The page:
When it comes to funding, the Government has pledged:

  • At least £300 million to integrate housing into local health and care strategies
  • A new practical support service to make minor repairs and changes in peoples’ homes to help people remain independent and safe in their home
  • A total of £30 million to help local areas innovate around the support and care they provide in new and different ways, providing more options that suit peoples’ needs and individual circumstances.

As many in the industry have commented, these investment figures are not ‘transformative’ and much more funding needs to be found.

When it comes to demand for home care, it’s important to note that many people want the company, socialisation, routine and assurance of 24/7 support that residential care provides.  So, unless there is a clear commitment and stronger focus on live-in care in the community, it is difficult to see how this transformation will take place.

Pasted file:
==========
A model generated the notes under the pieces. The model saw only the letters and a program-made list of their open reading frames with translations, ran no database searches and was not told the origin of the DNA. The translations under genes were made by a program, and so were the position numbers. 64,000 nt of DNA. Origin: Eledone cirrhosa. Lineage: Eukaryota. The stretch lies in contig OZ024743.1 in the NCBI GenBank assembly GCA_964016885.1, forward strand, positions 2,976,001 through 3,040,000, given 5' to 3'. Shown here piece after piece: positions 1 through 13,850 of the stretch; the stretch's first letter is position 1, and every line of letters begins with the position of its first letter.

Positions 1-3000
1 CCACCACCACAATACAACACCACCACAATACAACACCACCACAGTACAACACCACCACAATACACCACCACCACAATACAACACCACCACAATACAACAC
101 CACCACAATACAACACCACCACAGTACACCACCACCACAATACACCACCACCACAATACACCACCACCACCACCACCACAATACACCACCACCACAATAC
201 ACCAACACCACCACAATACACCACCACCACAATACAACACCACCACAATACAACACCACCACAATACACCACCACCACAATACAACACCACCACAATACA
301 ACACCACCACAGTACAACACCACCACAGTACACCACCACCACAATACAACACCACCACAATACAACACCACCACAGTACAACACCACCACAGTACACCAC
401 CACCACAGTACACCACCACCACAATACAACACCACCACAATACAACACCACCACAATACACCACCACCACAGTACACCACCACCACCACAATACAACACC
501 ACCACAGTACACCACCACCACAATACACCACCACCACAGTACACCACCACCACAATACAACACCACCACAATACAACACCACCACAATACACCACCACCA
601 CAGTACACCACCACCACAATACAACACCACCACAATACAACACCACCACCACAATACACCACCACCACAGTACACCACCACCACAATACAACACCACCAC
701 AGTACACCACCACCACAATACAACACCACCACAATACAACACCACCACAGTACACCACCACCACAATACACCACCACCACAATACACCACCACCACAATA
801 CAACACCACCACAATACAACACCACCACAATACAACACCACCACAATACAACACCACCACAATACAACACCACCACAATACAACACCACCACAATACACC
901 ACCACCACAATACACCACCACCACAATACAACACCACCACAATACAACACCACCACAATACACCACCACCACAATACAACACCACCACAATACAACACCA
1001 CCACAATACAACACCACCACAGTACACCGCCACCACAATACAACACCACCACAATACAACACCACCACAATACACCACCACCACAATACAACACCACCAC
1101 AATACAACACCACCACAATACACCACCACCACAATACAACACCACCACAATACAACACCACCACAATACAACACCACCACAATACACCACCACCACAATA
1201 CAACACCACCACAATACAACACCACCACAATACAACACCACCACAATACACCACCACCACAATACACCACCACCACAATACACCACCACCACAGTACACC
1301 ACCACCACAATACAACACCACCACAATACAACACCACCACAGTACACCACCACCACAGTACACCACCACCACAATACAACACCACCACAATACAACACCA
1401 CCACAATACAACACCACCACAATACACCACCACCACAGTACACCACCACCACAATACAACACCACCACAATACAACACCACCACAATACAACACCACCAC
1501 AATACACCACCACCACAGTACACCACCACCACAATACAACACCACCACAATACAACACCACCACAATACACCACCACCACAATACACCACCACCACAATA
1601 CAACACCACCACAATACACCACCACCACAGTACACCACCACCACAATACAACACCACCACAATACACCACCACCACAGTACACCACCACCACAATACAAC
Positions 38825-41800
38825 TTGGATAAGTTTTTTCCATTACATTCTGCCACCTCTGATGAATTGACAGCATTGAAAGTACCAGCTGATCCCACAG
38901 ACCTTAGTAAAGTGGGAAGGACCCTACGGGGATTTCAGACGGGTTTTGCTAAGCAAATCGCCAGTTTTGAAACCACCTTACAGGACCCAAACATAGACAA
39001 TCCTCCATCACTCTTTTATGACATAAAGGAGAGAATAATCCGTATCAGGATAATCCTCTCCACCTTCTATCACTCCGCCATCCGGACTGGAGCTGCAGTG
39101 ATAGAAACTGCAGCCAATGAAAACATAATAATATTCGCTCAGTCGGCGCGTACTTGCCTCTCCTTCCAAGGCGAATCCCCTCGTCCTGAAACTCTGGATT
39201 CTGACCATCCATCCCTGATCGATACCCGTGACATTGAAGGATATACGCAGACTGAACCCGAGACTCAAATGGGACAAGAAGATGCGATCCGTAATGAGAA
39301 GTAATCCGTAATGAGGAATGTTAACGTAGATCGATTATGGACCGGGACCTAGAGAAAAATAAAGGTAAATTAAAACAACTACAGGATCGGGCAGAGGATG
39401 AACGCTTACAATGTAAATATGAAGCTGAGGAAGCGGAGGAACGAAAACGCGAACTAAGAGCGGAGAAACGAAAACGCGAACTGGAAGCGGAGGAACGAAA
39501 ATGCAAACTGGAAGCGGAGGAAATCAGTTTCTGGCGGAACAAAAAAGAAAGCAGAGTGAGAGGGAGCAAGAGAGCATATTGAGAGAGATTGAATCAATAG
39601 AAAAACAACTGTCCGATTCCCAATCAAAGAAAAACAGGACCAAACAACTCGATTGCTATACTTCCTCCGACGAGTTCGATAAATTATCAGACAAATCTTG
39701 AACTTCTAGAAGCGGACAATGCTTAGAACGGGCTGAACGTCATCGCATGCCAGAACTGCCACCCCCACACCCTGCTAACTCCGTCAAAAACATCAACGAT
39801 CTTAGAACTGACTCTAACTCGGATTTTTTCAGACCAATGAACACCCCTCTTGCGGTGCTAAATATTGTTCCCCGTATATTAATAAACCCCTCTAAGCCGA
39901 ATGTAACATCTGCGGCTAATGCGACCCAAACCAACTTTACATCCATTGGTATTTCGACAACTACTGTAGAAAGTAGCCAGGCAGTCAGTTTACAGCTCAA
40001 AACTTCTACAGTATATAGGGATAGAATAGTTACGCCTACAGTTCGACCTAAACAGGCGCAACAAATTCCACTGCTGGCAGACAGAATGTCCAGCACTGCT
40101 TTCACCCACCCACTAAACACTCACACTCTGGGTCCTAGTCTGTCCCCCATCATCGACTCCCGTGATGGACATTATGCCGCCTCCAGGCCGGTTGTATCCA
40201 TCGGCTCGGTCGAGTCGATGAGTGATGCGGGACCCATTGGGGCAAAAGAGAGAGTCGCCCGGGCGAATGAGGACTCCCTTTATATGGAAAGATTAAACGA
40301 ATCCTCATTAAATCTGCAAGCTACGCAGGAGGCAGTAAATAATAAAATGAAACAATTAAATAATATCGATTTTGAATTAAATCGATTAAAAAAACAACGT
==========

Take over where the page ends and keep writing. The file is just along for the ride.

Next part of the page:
Home care

As domiciliary care is very different to residential care, the workforce needs to be properly equipped to carry out this work. According to Emily Kerrigan, Domiciliary Care Policy Lead with QCS, recruitment is a key consideration. “This has always been an issue in the sector, even more so since the pandemic. It will be exacerbated further if there is a shift towards more dom care services and the right investment is not in place.”

In terms of funding, the Government has earmarked: